The grandeur of life as it appears is with us very day if we only notice.  My next blog is about a café in northern Utah.  It’s tells of a man who says on his business card that he is a “fearless leader, a maniacal articator and benevolent overlord.”

Thanks for dropping by.

 

 

 

 

 

 

 

 

 

 

Find More Energy

 

 

A Writer Suggests Ways to Stay Young

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l)  Maintain zest for life by starting each day with a sterling attitude. Ask: Do I want to be a growly bear or a loving one?

2) It’s my belief that if you add new friends while maintaining former ones and seek new places to explore, you can keep up the momentum for inner happiness.

3) Defeat does come.  But have a few tricks under your belt to deflect and learn from these experiences.  They’re in life to help you grow.  Those who keep growing are the happiest (so says research).

4) If you get hurt physically or emotionally, listen to uplifting music, whatever works for you.  I particularly like the solo piano music of Remembrance.

5) Stay up more than you sit down.  Walking, showering, scrubbing things, help launch creative ideas. They keep you moving. One writer likes to clean out her chicken coop when she is blocked.

6) If you see find that you are talking yourself out of making an effort, for example, to plan a trip, or you can’t think of anyone you’d like to invite to do something with you, seek out a person who you know gives you energy.  Then, put on an item– red  in color– and make the contact, best in person, for unexpected good results.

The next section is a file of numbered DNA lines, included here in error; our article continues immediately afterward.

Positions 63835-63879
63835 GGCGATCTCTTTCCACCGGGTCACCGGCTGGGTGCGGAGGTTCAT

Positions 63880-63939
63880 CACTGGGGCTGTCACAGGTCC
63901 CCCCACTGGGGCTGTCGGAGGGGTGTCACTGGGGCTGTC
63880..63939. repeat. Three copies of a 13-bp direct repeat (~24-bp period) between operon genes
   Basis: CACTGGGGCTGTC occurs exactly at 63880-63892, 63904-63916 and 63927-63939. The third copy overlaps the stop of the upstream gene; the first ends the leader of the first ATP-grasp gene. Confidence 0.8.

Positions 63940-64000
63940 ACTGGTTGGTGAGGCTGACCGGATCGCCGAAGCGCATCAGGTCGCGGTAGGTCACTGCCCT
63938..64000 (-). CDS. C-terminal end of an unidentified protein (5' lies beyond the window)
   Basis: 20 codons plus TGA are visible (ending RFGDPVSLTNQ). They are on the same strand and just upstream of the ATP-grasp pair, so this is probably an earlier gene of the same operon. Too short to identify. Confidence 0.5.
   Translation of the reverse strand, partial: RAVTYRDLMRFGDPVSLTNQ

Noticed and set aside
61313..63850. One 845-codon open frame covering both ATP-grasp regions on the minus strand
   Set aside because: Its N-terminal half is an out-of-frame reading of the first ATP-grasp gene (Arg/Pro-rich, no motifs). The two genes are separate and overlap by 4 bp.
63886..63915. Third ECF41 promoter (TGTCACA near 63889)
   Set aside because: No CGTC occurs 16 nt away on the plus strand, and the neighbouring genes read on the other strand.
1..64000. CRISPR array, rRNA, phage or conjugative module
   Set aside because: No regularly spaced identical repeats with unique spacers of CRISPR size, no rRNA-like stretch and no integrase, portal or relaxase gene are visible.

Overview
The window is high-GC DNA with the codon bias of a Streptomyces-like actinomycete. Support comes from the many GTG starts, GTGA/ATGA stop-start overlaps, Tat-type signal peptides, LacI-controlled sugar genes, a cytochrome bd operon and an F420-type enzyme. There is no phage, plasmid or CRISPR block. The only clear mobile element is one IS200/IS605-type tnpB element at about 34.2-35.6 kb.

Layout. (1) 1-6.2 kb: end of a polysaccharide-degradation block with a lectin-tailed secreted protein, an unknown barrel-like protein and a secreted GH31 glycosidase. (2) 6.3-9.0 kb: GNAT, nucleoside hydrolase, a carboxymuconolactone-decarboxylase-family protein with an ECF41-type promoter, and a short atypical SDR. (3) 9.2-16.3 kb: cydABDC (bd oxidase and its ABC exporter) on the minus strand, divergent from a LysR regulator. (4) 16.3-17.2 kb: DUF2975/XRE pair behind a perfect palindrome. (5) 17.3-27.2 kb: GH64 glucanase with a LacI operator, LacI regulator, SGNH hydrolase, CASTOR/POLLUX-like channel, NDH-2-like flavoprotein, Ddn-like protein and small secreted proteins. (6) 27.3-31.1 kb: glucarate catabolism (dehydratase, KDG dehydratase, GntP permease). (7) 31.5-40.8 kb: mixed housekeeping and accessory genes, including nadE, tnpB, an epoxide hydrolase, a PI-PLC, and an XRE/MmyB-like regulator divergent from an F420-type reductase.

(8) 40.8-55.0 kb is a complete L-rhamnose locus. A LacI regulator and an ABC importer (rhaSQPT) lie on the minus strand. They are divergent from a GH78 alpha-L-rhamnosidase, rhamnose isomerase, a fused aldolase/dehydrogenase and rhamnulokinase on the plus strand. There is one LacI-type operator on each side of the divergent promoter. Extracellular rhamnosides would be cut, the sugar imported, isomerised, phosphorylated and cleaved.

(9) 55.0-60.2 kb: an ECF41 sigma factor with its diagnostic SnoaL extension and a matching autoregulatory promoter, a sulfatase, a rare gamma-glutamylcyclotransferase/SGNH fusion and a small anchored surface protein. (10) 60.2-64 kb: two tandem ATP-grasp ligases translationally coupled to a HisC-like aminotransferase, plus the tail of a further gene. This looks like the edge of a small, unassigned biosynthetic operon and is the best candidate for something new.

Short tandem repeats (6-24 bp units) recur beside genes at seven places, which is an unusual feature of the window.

7) In thought:  If you see that you are thinking more about the past  than what’s happening NOW or in the future, stop.  That is unless you are writing a memoir about one aspect of your past, then you are forced to be there.

8) Can’t declutter?  Read a Gretchen Rubin book about her happiness quests and you may see that it’s because you don’t want to give away an awkward bit of yourself.

9) If you don’t like the holidays anymore, none of us feel the same excitement as when we were a kid, spruce up the front door or buy a few flowers.  Their scent and beauty may add the aspect that’s missing and bring back the delight a holiday can bring.

10) Are you adding more gray, black or brown colors to wardrobe or home?  If you are, please accompany them by adding the energy of the more vivacious colors such as forest green, amber, rose, red, peach, orange, purple. Watch UTube’s Advanced Style for clothing ideas. They’re wild but so MUCH fun to put into action.

11) If you journal, go ahead and rant and rave but end in a voice of gratitude. “Things may be back, but not if I give thanks for . . .”

12) Angry at someone?  Replace the thoughts with positive ones about the person. Works to rebalance the scales of good feelings.

13) Pick out your favorite “happy” song.  Sing out the words from one of the musicals such as Oklahoma’s “O’ What a Beautiful Morning” to bless the new day.

( With these ideas in mind, I head into the unknown.  A book tour starts Sunday; I can’t wait to put camera and notepad to work. What I learn may be helpful.  For whom? Who know?  Only the shadow, as the long ago radio program would ominously say as it ended.”

See you when spring returns.)

 

 

 

 

 

 

 

 

 

 

 

 

 

 

 

 

 

 

 

 

Lesson from the Chinese